News National Angus Taylor faces calls for police to investigate forged document claims
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Angus Taylor faces calls for police to investigate forged document claims

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Angus Taylor in Parliament on Thursday. Photo: AAP
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Federal Cabinet Minister Angus Taylor is digging in against accusations he used or peddled a forged document and may have acted illegally to score a political point against an adversary.

The Energy Minister has upped the stakes against his accusers, giving an assurance to Parliament he has only relied on information “publicly available” from an official website.

The furore surrounding Mr Taylor stems from a letter he sent to the Lord Mayor of Sydney, Clover Moore, on September 30, chastising her organisation for “unnecessary air travel” and suggesting there was a “real opportunity for your council to make a meaningful contribution to reducing Australia’s emissions.”

His letter cited Sydney City Council’s “most recent annual report”, which he said “shows your council spent $1.7 million on international travel and $14.2 million on domestic travel”.

The Minister’s figures are wildly at odds with the council’s actual annual report for 2017/18, which listed domestic transport, accommodation and travelling expenses at $4206.32 and the cost of overseas travel at $1727.77.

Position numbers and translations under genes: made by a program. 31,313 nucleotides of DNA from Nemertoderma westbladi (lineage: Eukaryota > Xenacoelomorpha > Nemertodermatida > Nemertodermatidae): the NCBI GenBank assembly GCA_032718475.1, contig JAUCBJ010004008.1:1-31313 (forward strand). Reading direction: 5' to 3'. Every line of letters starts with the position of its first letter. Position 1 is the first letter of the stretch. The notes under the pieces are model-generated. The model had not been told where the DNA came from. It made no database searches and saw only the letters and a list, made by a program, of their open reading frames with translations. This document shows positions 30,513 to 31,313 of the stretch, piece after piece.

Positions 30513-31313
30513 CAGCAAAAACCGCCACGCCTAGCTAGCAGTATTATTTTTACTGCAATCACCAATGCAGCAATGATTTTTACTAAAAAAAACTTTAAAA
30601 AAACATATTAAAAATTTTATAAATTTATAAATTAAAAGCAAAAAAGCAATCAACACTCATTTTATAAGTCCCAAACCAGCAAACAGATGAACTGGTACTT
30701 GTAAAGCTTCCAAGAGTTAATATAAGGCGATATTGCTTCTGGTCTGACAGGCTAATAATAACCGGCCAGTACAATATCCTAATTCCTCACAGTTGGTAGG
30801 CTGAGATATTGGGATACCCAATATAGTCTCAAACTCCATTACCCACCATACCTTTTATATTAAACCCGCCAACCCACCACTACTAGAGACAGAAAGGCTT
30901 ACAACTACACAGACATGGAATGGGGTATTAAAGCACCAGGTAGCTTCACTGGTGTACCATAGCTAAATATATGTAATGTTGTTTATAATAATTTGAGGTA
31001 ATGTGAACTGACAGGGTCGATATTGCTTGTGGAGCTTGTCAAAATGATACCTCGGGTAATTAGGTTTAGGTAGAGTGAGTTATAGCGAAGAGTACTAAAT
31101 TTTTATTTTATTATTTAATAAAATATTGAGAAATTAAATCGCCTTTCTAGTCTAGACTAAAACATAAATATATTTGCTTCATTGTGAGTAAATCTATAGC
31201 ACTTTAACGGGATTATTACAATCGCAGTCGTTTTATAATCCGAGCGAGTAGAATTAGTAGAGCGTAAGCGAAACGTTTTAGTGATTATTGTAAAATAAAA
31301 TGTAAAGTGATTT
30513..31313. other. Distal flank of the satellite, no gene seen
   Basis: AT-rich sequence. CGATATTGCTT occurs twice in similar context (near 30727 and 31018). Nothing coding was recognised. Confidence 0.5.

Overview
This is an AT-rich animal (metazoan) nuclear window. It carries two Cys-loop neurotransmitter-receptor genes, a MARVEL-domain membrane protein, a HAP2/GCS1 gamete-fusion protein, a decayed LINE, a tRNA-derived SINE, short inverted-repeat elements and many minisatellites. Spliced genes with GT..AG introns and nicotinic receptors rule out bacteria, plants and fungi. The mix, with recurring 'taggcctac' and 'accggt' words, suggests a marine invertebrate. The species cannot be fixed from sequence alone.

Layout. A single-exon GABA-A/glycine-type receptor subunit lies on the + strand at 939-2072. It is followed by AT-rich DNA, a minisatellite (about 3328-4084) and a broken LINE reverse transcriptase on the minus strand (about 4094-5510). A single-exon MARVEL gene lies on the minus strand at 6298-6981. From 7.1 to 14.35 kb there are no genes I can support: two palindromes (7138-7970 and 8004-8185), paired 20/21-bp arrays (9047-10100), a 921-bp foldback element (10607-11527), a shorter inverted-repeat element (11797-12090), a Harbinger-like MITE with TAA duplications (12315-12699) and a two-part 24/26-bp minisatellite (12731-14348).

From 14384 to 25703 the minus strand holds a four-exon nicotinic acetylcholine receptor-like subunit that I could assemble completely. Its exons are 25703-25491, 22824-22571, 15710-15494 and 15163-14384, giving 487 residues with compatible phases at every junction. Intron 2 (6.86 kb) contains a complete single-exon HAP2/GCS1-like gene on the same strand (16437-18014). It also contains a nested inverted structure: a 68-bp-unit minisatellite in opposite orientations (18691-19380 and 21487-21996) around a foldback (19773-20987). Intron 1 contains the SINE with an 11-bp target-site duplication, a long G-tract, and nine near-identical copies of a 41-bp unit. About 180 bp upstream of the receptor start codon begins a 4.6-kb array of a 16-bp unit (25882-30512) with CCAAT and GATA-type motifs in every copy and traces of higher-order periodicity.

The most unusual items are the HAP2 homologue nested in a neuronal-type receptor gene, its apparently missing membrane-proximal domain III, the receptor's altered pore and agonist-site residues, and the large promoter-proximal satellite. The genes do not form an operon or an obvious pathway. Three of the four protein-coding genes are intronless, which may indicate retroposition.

The $15 million difference between the two versions is astounding enough, but even more so considering Sydney City Council employs only about 2000 staff, many of whom would have occupations requiring little or no travel beyond Sydney.

Using parliamentary privilege, Labor’s energy spokesman Mark Butler has declared the discrepancy between the documents “a forgery” and asked “will the Minister assure the House this forgery was not made by him or his office”.

Mr Taylor’s single word answer was “yes”.

Mr Butler has since challenged the Prime Minister to write to NSW Police asking for an investigation into the alleged forgery and is threatening that Labor’s shadow attorney-general Mark Dreyfus will do so if Mr Morrison does not take up the challenge.

“He refused during question time to do what the City of Sydney has done and release metadata logs that back up his claim that he downloaded that document from the City of Sydney,” he said.

“It’s a claim that just does not stand up to scrutiny [and] for which he will not provide any evidence.”

In answers to other questions on the matter, the Minister told Parliament the document he relied on “was drawn directly from the City of Sydney’s website, it was publicly available”.

“I reject the bizarre suggestions and assertions being peddled by those opposite,” he told the Parliament.

If the Minister’s account is true, it remains at odds with the City of Sydney, which has examined metadata logs of its annual report documents online.

The council has told The Guardian Australia the logs “were uploaded on 27 November 2018 and not updated after that date”.

In another answer to Parliament, Mr Taylor added the qualification “I’m advised” that the document was drawn from the Sydney City website and it was publicly available.

But if he is in error, the qualification might not save him from censure under the Prime Minister’s rules on ministerial standards.

It states “Ministers are expected to be honest in the conduct of public office and take all reasonable steps to ensure that they do not mislead the public or the Parliament”.

If an error does occur it must be “corrected or clarified, as soon as practicable”.

-ABC

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